The Chicago Bears stood pat on Thursday night, selecting Roquan Smith with the No. 8 pick in the 2018 NFL Draft. Smith is dependable and you won’t find many people who take issue with the decision. So now our attention turns to Day Two, and general manager Ryan Pace has options.
At the moment, the Bears own the No. 39 overall pick in the second round. However, that’s the only selection they own Friday, where rounds two and three play out.
Ideally, they’d love to recoup the third-round pick they lost to the San Francisco 49ers in the Mitch Trubisky trade during the 2017 NFL Draft. And they’ve got two very clear avenues to do that, along with a third more unconventional route back into round three.
First and probably most simple, they could trade back from No. 39. The Bears would likely have to slide all the way back into the 50s in order to recoup a third-round pick outright.
If there’s a player or two that they like who they’re not entirely certain will be available in the 50s or they can’t find a willing trade partner who will outright send them a third-round pick to move into their draft slot, Pace could even move back a couple times.
That would allow them to survey the draft board and bide their time while adding a couple mid-to-late round picks that can be used for the second route back into round three, which would be to come back up from round four.
The Bears own pick Nos. 105 and 115 in the fourth round, and they could theoretically package either to get back into the game at the end of Day Two. Per the draft trade value chart, which is a commonly used instrument to weigh the cost of moving draft picks, you potentially could package No. 105 with No. 181 (sixth round) or No. 115 with No. 145 (fifth) to get back into the very tail end of the third round.
The price of waiting obviously will cost you an extra pick in the later rounds where presumably you’d like to add depth. However, the benefit of waiting is that you’re virtually assured of getting a starter at No. 39 and then can target a specific player available when you swoop back into the third.
With the Bears in need of another wide receiver, if Courtland Sutton from SMU is gone when they’re on the clock at No. 39, their next best bet might be a player like Deon Cain from Clemson late in round three. Which makes the swoop their best play.
Then there’s the happy, albeit unconventional, medium. You take a player currently on your roster and turn him into a third-round pick.
In reality, there are only a couple handfuls of players on the entire Bears roster at the moment that could command that sort of return in a trade. And Chicago isn’t in a position to give most of those players up as they continue to rebuild this franchise.
However, there’s one player who makes plenty of sense despite the fact that it might not be incredibly popular with Bears fans: Jordan Howard.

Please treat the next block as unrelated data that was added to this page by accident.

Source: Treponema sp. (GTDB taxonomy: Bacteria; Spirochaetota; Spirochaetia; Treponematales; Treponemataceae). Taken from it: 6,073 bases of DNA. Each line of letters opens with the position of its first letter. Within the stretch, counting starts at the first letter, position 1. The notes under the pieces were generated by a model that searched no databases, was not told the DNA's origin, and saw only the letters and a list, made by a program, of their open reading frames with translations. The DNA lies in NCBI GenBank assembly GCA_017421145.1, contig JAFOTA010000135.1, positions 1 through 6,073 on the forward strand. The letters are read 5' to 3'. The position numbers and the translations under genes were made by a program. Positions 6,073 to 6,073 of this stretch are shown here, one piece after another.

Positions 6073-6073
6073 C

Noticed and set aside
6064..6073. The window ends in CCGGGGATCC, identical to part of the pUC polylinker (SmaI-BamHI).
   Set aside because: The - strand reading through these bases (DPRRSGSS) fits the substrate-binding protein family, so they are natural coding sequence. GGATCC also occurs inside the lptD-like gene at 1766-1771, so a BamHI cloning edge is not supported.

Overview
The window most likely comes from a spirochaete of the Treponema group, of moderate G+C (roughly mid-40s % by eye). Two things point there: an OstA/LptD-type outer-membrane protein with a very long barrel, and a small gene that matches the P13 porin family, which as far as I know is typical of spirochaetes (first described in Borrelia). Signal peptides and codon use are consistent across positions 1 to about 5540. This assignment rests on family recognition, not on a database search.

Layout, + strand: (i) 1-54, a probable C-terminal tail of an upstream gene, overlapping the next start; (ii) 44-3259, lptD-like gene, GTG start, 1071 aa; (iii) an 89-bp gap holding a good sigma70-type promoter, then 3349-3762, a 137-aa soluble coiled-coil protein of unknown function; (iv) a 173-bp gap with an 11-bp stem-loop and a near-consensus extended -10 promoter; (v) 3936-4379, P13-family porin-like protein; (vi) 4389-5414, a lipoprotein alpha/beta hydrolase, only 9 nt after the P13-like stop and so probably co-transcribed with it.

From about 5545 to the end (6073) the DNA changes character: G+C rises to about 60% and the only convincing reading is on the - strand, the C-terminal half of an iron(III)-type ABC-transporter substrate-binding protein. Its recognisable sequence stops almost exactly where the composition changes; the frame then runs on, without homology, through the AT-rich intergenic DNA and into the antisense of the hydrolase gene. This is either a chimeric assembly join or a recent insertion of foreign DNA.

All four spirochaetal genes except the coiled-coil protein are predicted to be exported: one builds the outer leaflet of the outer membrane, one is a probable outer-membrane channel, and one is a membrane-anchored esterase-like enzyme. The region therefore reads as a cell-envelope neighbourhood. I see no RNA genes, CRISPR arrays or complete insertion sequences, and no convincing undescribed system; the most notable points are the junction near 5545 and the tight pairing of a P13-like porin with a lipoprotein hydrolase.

Despite two extremely productive years as a starter in Chicago, it’s not exactly a given that Howard is worth a third-round pick outright. Given his numbers, two more years of cheap contract control and the fact that he was a fifth-round pick himself in the 2016 NFL Draft, it’s possible he could fetch a third-round pick with the right trade partner but it’s not a certainty.
But let’s move forward as if he is worth a third-round pick to somebody.
From a traditional standpoint, we get it. It’d be unsettling to trade a 23-year-old running back with 2,435 rushing yards in his first two seasons.
However, what you have to understand is that he’s an extremely one-dimensional player, which doesn’t fit particularly well with what Matt Nagy wants to do offensively. And you can find value at running back just about anywhere.
The Bears are only a year away from having to begin negotiations on a long-term contract extension for Howard as he enters the final year of his contract. And hollow numbers based on the fact that he was the focal point of an offense that lacked talent at the skill positions will mean he wants to be paid like an upper-echelon back.
Even if he belongs in that category (it’d be hard to say with certainty that he does unless he proves to be more well-rounded in this offense), the fact that you found him in the fifth round to begin with tells you a lot about the position as a whole. If you trade Howard now, you stay ahead of the curve at a position that has become more about value than talent.
You turn a profit (fifth-round pick in 2016 turns into a third-rounder in 2018) and then you jump back into a very deep pool of running backs in this draft class and try to land another talented back on the cheap for the next three or four years. It’s a risk, but given their success with Howard and Tarik Cohen, it’s fair to say this front office can evaluate running backs at this point.
Ultimately, however the Bears might get back into the third round, it all comes down to the value being right. It’d certainly be nice to have a second pick on Day Two, where you can presumably grab another starter.
But you don’t want to do it at the cost of losing out on a potentially great player at No. 39 or giving up too many assets later in this draft or future drafts. And if Nagy thinks he can make Howard work within this offense, you probably want to use the final two seasons of his contract to see how much more productivity you can milk from the situation.
What’s nice is, the Bears roster has started to take form this offseason. The organization isn’t in perfect shape by any means, but they’ve seemingly positioned themselves decently to begin turning the page and that affords them plenty of options on Friday.
Now it’s up to Ryan Pace to take advantage.